At some point, it became fashionable for Millennials to forgo corporate life to carve their own paths. In fact, it seems like you can’t pick up a business publication these days without reading something about people surrendering their stable paychecks and leaving the corporate world to pursue their passion or purpose.
This endless focus on entrepreneurship, the gig economy, and “side hustles” is enough to make the most committed corporate advocate question their conventional 9-5.
I love the spirit of entrepreneurship. And, I admire the guts it takes to make that leap. It’s not easy. I know because I did it. I followed my purpose and I have no regrets.
But what about those whose life purpose REQUIRES working inside an organization? After all, some things can’t be accomplished through a solopreneurial gig. Some big dreams require being part of a larger organization, where you get the kind of structure, support, and resources you need to really make things move.
Like the engineers and project managers I coached who came together to complete one of the largest liquified natural gas projects in the world. Or, the scientists, like my husband, who are working to find new ways to treat cancer. Or the engineering, marketing, and finance teams I coached from a major auto manufacturer, who steadfastly brought new vehicles to market. None of these big goals could be accomplished individually.
In romanticizing the rugged individualism that is so deeply honored in our culture, are we losing sight of the grand ambitions that require more?
I know that life in corporate America is often far from glamorous. Staring across a field of cubicles or sitting through a droning PowerPoint presentation can be downright soul-sucking. Dilbert exists for a reason.
Bad bosses, shady power plays, and the daily grind can be draining. You go to work and see decisions being made that are incomprehensible. You run up against policies that are frustrating and counterproductive. You ask a question that no one can answer—and they seem annoyed that you even asked. It’s enough to make Uber driving seem appealing.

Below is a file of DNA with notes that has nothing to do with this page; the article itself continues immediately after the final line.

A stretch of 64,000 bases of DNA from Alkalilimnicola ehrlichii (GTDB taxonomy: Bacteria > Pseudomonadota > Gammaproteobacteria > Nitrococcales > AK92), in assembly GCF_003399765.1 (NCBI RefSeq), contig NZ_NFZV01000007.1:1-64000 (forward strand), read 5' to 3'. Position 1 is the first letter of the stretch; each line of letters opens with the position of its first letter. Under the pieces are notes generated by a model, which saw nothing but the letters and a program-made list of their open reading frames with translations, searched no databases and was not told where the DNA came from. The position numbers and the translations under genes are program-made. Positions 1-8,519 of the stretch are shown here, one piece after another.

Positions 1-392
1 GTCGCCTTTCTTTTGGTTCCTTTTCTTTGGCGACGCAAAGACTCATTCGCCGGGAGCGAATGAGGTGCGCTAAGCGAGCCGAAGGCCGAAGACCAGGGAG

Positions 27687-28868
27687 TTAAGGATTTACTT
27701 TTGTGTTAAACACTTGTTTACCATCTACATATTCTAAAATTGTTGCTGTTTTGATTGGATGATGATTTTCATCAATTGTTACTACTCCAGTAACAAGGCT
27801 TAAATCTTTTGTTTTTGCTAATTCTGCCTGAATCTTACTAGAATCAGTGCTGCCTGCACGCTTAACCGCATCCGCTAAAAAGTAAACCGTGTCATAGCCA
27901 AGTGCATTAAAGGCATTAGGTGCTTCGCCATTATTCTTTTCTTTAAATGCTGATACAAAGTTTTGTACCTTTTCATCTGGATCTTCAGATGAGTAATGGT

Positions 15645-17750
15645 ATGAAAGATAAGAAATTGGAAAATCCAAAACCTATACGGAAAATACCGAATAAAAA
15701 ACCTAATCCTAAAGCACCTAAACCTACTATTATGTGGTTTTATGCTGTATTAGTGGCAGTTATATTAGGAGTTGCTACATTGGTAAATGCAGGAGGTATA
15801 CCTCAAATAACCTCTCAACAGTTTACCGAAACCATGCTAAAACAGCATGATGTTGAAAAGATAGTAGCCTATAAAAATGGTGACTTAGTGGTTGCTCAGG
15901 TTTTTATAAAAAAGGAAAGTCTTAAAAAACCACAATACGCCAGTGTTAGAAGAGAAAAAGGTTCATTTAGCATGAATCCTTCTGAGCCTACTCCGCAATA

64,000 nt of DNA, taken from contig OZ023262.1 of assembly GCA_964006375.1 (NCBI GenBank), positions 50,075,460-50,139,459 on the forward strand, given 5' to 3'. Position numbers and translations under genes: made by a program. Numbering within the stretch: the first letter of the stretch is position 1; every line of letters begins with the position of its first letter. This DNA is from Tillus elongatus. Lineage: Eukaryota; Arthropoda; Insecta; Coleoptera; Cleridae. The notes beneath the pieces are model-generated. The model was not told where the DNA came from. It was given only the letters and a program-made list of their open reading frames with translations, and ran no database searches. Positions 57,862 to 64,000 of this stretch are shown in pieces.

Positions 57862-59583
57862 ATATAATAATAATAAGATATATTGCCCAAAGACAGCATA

At the same time, most entrepreneurs will tell you it isn’t as sexy as it sounds. Yes, there are incredible benefits to calling your own shots. But there are also downsides to working on your own that no one prepares you for—the constant hustle, the isolation, the lack of support and resources, and the stress of not knowing where your next paycheck is coming from.
The truth is, there is no right or wrong path. Just different choices. If you choose to work within an organization, you can use the idea of entrepreneurship to identify and reconnect with what inspires you about your own work. Consider how you can embody an entrepreneurial spirit in your organizational job and carve your own path within that realm.
When you launched your career, you wanted to be part of something meaningful. You can still have that. But to get there, you need to generate your own sense of purpose. You need to know what it’s all for and to feel like you’re actively pursuing that and growing along the way.
When you have a clear sense of purpose—when you know exactly WHY you’re sitting in that cubicle—it’s energizing!
Finding your purpose in your job doesn’t mean trading in weekly meetings to wander through Tuscany (as dreamy as that sounds). It just means taking some time to focus on what you want to accomplish long-term and identifying the most efficient and effective avenues of action. And, you don’t need to wait for your boss or division manager or CEO to articulate it. You can make your own meaning and take charge of your own destiny. Be your own leader in this.
That’s exactly what I cultivate with my clients. I help them get in touch with what they want from their careers long-term and the steps they can take to get there. You may not be able to see the path from where you’re standing, but it’s there. And once you see it, moving toward that vision will inspire you like never before.
If that sounds like something you’d like to explore, let’s connect. We can get on the phone for about 45 minutes and talk about where you are now and where you want to go in your career – and if I can help you on that path, we can talk about that. And if not, that’s okay, too – I’ll do my best to steer you toward other resources who can. Either way, you’ll walk away from the call with more clarity than you have now, I promise. Click here to book a call.